Expression of ion channel proteins in iCMs generated from embryonic head fibroblasts with M-GHT or MM3-GHT. (A) Immunofluorescence staining of cardiac troponin T (cTnT), Scn1b (sodium channel, voltage-gated, type I, beta subunit), Nav1.5/Scn5a (sodium channel, voltage-gated, type V, alpha subunit), and Hcn4 (hyperpolarization-activated cation channel 4) on Day 20 after transduction with MM3-GHT. DNA was counterstained with Hoechst 33 342. Bars, 100 µm. (B) Frequency of cells double-positive for cTnT and Nav1.5/Scn5a, and cTnT and Hcn4 on Day 20. The frequency of positive cells (%) was calculated by dividing the number of positive cells by the total number of cells stained with Hoechst and is shown as means + SD of more than three experiments. Asterisks indicate experimental pairs where the difference between the compared values was statistically significant. **P < 0.01 (Student's t-test).

Finally, we used neonatal tail fibroblasts to form iCMs and found no beating iCM formation with M-GHT up to 35 days (Figure 5A). Lack of a cardiomyocyte-conditioned medium may explain why we did not detect beating iCMs with M-GHT, unlike the work by Song et al.6 However, MM3-GHT did form beating iCM clusters, albeit much less efficiently than with embryonic fibroblasts (0.025%, Figure 5A). Because of this low efficiency, we revisited many different gene combinations, but MM3-M3H-GT was the only other combination that formed beating iCM clusters (0.021%, Figure 5A). These beating clusters were small, containing less than five cells. Thus, neonatal tail fibroblasts were much less efficient than embryonic fibroblasts in forming beating iCMs, similar to iPSC formation.19 Despite such low efficiency, the expression frequencies of cTnT, MLC2v, cMHC, Nav1.5/Scn5a, and Hcn4 in neonatal fibroblasts were similar to or even higher than those observed with embryonic fibroblasts (Figure 5B, C and E). Double-positive cells for cTnT and Scn1b were again very rare (<0.1%). The staining patterns of sarcomere-like structure with the cTnT antibody were also similar between neonatal and embryonic fibroblasts (Figures 3B and 5D). Furthermore, the difference of the frequencies between MM3-GHT and M-GHT for the expression of these genes was not strikingly different between neonatal and embryonic fibroblasts.

Figure 5

Formation of beating iCMs from neonatal tail fibroblasts. (A) Comparison at Day 20 of the highest number of beating iCM clusters obtained with various gene combinations. The total number of iCM clusters was counted in each well of a 48-well plate. Means ± SD of more than three experiments and per cent efficiency are shown. (B) Double immunofluorescence staining of cardiac troponin T (cTnT) and myosin light chain 2v (MLC2v), and cardiac myosin heavy chain (cMHC) and MLC2v on Day 20 after transduction with MM3-GHT. DNA was counterstained with Hoechst 33 342. Bars, 100 µm. (C) Frequency (%) of cells positive for cTnT alone, double-positive for cTnT and MLC2v, and cMHC and MLC2v on Day 20. Asterisks indicate experimental pairs where the difference between the compared values was statistically significant. *P < 0.05 and **P < 0.01 (Student's t-test). (D) Sarcomere-like structures observed with cTnT staining on Day 20 after transduction with MM3-GHT. DNA was counterstained with Hoechst 33 342. Bar, 50 µm. (E) Frequency of cells positive for cTnT and ion channel proteins on Day 30.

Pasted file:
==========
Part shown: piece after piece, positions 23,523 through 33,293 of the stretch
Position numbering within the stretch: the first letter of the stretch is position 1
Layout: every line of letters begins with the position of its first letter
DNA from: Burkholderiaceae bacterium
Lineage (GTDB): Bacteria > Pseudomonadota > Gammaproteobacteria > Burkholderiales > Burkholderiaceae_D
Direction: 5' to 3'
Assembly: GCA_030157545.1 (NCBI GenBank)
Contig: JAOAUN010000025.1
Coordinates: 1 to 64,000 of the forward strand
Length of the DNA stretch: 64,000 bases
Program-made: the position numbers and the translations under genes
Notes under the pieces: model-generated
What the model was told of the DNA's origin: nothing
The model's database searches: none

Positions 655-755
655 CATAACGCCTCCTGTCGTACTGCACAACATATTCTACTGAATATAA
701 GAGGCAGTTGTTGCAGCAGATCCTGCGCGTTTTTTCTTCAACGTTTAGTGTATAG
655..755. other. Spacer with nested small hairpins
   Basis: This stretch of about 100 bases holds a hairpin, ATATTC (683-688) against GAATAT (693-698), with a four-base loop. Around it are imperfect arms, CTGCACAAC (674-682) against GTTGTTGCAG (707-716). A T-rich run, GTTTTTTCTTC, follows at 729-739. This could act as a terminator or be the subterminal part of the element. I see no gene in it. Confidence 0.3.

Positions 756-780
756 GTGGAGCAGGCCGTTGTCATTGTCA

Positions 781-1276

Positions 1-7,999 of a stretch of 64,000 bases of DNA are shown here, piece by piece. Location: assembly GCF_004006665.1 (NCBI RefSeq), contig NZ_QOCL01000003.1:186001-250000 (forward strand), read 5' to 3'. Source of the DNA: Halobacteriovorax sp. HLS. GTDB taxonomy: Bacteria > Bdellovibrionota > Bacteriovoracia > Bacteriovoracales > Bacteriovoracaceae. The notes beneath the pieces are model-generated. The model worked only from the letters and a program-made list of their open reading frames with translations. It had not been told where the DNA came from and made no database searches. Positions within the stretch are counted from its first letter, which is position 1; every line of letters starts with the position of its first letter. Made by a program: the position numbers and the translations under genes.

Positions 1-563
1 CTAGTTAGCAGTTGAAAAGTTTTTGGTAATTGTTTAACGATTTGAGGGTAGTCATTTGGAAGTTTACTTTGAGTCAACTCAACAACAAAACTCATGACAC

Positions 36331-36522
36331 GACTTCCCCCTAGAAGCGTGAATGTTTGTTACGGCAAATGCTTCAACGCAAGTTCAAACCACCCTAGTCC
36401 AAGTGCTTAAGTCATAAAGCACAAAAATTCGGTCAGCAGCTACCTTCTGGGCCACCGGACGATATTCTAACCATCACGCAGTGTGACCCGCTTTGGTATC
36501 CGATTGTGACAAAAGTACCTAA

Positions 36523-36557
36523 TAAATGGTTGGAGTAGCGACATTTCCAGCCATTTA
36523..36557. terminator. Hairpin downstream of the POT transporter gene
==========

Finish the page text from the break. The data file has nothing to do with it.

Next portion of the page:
4. Discussion

This work represents our second example of the successful application of the M3 domain to cell reprogramming. Our increased efficiency of making iCMs may still be insufficient to prepare enough cardiomyocytes to patch infarcted areas. However, the current increase is important for three reasons. First, it will allow us to obtain enough iCMs to analyse the epigenetics underlying the reprogramming. Second, the same strategy can be applied to prepare proliferating cardiac progenitor cells from fibroblasts using two recently reported genes (Mesp1 and Ets).20 Third, because cardiac fibroblasts are far more easily reprogrammed to iCMs than other fibroblasts,4 injection of MM3-GHT into infarcted areas can potentially radically improve cardiac function. Thus, this TAD-based approach is a powerful tool for studying cardiac direct reprogramming.

We used the number of beating iCM clusters as a primary indicator to evaluate the efficiency of cardiac reprogramming. This measurement indicates that embryonic fibroblasts were >100-fold more efficient in making iCMs than neonatal tail fibroblasts (3.2–3.5 vs. 0.025%). Such an age- or differentiation stage-dependent decrease of reprogramming efficiency is well known in the iPSC field. For instance, iPSC formation is 15-fold more efficient with embryonic fibroblasts compared with neonatal tail fibroblasts.19 Haematopoietic cells in the early stage of differentiation are more readily reprogrammed to make iPSCs than differentiated cells.21 It has been interpreted that epigenetic status is not tightly locked in embryonic or relatively undifferentiated cells; however, exact molecular mechanisms remain elusive.

It is notable that the six cardiac marker genes we studied here were activated at similar frequencies between embryonic and neonatal fibroblasts regardless of the transduction of MM3-GHT or M-GHT despite the major difference in the efficiency of forming beating iCM clusters between the two cell types. This could be because of the presence of other critical cardiac genes that were highly resistant to activation by these gene combinations in neonatal fibroblasts than in embryonic fibroblasts. It is also possible that although the frequencies of immunostaining-positive cells were similar, embryonic and neonatal fibroblasts behaved differently in terms of simultaneously activating multiple genes in a single cell. Double-immunostaining cannot distinguish the two situations where a minor population of the cells expressed the whole set of cardiac genes, resulting in spontaneous beating, and many cells stochastically expressed only a fraction of the entire set of cardiac genes in various combinations, falling short of beating. Transcriptome analysis at a single cell level can be applied to distinguish these two situations as used very recently in the study of iPSC reprogramming.22